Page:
Pac-Man creator Toru Iwatani ponders his next step

How do you follow up hits that include Pac-Man, Ridge Racer, and Time Crisis? Noted Namco designer goes on the record with GameSpot.

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SAN JOSE--After inspiring a whole generation of gamers and game developers by creating one of the most famous games in the world, what do you do as an encore? Pac-Man creator Toru Iwatani's response: produce more games, get involved in new ventures, and help educate the next generation of game designers. Today Iwatani spoke with Gamespot about his activities at Namco--post-Pac-Man--and shared his thoughts about current trends in the game industry.

After Pac-Man came out in 1980, Iwatani's next creation was a game called Libble Rabble. Then he became a producer, putting his signature on more than 50 games for Namco. Recent titles include the Ridge Racer and Time Crisis series. During this period, he kept a low profile, saying "A lot of people outside the company thought that I'd left Namco." But with the launch of the Namco Incubation Center two years ago, he took the title of "conductor" and assumed a more visible role.

Iwatani explained that the Incubation Center is divided into three sections, "New Ventures," "Welfare," and the Namco game school. New Ventures is Iwatani's department, and true to its name, it's tasked with finding new opportunities for Namco to pursue. Iwatani declined to comment on current projects, but he did point out that such opportunities are not necessarily explicitly game-related. He cited Namco's travel photography site NamcoPolo and Counter-Strike LAN cafe LEDZone as two examples of past projects from New Ventures. Later in our talk, he mentioned that he took a trip to Las Vegas last year to research casino games, which may be one hint about New Ventures’ current projects.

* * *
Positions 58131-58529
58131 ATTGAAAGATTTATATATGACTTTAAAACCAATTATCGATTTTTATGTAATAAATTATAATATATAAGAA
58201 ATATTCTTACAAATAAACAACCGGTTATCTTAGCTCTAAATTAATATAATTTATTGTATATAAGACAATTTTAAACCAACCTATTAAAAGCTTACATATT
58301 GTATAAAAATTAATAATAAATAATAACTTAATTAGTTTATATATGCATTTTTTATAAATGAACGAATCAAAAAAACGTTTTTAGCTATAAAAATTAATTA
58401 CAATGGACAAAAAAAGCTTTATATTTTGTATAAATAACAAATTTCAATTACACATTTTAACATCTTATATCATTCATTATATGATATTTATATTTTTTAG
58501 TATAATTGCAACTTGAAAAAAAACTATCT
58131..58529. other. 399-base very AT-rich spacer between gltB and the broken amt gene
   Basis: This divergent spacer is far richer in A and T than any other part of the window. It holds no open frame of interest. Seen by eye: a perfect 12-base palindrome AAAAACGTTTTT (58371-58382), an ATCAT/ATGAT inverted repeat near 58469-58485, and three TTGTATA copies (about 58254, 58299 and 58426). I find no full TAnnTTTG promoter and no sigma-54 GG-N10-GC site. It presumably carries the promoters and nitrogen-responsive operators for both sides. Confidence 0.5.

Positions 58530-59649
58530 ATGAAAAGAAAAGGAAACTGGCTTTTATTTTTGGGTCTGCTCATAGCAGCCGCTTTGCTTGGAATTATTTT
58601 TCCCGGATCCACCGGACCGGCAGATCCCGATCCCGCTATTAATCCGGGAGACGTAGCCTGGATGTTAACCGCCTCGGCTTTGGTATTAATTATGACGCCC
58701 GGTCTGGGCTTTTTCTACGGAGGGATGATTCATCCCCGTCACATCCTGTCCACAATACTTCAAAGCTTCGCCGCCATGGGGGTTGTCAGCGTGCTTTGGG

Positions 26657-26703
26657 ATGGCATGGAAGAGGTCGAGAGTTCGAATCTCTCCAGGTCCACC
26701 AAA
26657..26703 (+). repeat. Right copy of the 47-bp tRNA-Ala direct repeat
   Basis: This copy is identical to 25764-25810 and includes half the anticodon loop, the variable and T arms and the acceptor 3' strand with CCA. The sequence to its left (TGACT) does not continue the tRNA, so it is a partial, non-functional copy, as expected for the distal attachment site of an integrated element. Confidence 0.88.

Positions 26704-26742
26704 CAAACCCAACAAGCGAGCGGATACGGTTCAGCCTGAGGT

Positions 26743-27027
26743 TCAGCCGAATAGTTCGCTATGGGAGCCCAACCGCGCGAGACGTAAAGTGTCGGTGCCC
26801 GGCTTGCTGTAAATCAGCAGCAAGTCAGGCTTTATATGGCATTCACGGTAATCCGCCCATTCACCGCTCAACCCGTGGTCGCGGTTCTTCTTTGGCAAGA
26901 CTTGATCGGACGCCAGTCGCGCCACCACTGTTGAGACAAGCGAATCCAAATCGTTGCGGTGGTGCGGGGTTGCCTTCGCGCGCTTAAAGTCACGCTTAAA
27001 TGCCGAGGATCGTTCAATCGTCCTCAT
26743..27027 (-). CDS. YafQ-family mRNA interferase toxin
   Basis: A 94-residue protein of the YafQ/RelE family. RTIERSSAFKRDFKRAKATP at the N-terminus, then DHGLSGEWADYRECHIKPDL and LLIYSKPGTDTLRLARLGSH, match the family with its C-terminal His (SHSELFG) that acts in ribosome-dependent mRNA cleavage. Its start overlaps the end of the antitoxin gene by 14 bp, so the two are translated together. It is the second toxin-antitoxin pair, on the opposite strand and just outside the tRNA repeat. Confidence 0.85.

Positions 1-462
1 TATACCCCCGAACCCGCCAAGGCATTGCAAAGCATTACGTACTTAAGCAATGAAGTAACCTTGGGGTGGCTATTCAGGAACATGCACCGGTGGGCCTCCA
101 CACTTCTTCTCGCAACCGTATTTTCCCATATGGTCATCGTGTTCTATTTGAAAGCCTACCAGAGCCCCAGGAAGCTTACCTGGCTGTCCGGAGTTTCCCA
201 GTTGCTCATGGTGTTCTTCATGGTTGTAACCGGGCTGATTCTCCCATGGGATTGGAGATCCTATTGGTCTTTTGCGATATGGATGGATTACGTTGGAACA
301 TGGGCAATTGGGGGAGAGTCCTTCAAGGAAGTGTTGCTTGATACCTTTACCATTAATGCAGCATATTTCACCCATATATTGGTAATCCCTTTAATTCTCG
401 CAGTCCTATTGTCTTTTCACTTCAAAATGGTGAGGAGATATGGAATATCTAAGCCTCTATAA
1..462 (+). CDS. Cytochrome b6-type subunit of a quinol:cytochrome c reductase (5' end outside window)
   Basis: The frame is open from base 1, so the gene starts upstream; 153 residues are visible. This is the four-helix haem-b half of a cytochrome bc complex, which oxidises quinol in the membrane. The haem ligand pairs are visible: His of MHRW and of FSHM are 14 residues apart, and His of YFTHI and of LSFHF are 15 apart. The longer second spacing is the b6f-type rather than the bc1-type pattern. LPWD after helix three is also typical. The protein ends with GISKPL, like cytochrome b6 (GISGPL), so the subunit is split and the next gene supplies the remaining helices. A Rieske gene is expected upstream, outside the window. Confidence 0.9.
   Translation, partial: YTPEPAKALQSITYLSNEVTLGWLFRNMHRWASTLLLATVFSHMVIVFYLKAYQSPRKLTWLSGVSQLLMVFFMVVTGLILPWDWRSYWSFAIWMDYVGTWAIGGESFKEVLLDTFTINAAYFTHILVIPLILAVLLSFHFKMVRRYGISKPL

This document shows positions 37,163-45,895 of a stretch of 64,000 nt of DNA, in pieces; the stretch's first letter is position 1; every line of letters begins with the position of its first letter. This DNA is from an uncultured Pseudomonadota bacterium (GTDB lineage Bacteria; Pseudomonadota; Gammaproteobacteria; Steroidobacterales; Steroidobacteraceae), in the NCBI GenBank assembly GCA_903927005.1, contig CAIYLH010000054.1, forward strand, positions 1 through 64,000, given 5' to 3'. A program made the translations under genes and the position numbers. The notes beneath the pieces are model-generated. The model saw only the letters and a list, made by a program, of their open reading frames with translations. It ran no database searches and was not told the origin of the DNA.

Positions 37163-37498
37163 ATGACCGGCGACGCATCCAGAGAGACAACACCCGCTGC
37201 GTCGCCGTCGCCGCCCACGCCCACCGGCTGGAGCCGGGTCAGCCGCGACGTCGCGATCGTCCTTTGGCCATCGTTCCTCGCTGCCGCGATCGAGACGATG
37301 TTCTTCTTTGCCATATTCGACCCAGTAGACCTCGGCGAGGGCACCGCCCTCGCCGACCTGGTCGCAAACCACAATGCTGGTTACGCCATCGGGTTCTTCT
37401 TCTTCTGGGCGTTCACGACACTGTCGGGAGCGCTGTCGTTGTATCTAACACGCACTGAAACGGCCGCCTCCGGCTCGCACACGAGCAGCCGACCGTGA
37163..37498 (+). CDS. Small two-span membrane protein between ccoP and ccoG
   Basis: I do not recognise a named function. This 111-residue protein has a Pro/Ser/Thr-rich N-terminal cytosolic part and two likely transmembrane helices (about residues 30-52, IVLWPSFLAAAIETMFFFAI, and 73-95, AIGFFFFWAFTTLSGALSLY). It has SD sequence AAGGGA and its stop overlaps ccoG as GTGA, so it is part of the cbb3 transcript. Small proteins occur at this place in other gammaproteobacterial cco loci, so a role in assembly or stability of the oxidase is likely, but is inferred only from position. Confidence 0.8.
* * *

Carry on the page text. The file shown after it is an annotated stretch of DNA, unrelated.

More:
The Incubation Center's Welfare division is also pursuing interesting opportunities. Its mission is producing accessible input and output devices for the handicapped and elderly. Namco has a 20-year track record in this area, and due to Japan's rapidly aging population, it's a growth market. These devices could become a key revenue generator.

Iwatani also shared his thoughts on current industry trends. He's commented in the past on a need for games with simple rules and shorter learning curves. Asked if the casual games that are now popular in the US fit the bill, he frowned. "PC casual games don't look like they were made by professionals. They're amateurish. We need new concepts." He gave two examples: Namco's Katamari Damashii, which just went on sale in Japan, and Taiko no Tatsujin, an extremely successful game that's been through a few incarnations for the arcade and console.

Asked about Japan's booming cellular phone market, Iwatani said that Namco is now working on original games for cell phones--a new direction in an industry that's dominated by ports of arcade and console games. But he says there are no current plans to put cell phone networking capabilities to use. Iwatania said, "Before thinking about networked play, first we need to develop original stand-alone cell phone games."

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